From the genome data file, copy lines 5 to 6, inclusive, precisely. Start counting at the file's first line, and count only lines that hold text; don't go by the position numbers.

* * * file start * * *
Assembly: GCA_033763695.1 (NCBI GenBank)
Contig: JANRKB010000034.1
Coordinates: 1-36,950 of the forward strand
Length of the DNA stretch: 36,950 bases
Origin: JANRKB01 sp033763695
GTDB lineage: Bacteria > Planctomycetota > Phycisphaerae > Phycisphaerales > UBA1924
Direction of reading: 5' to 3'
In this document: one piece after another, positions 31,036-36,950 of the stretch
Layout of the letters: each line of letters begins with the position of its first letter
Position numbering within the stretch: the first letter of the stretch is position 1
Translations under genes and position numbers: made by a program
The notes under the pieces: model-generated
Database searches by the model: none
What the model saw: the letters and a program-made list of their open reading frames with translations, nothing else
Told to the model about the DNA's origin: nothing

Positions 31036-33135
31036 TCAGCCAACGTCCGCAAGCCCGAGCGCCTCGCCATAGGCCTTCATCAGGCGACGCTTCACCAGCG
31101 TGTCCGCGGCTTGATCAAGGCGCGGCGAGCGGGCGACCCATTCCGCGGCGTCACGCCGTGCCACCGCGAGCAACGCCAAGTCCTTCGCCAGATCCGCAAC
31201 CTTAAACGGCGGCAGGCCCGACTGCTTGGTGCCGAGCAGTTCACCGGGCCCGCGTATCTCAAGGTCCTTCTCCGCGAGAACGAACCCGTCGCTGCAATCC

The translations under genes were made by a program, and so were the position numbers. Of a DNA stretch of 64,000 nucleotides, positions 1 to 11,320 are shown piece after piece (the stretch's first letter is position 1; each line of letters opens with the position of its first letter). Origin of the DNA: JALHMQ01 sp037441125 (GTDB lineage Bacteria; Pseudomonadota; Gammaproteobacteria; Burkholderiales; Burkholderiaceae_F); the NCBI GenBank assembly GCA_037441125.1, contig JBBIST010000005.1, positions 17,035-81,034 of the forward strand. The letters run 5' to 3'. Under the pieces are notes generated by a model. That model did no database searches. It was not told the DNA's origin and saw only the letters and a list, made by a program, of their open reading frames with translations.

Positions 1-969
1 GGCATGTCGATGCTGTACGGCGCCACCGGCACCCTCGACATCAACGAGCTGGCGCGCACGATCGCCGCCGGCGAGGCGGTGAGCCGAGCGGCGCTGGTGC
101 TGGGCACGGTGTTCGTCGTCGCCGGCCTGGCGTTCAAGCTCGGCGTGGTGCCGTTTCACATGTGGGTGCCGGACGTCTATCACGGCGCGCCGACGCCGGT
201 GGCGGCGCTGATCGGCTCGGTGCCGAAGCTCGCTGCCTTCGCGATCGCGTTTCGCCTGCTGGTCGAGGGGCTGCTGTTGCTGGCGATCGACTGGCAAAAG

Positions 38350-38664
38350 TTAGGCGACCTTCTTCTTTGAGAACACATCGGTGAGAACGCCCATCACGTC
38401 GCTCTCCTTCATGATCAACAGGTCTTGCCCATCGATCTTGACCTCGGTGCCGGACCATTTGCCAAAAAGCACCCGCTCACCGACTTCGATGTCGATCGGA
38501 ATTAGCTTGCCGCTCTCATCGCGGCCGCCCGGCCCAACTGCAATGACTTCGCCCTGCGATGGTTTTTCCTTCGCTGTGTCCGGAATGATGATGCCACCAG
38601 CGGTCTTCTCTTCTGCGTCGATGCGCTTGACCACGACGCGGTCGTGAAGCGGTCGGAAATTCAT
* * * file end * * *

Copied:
Origin: JANRKB01 sp033763695
GTDB lineage: Bacteria > Planctomycetota > Phycisphaerae > Phycisphaerales > UBA1924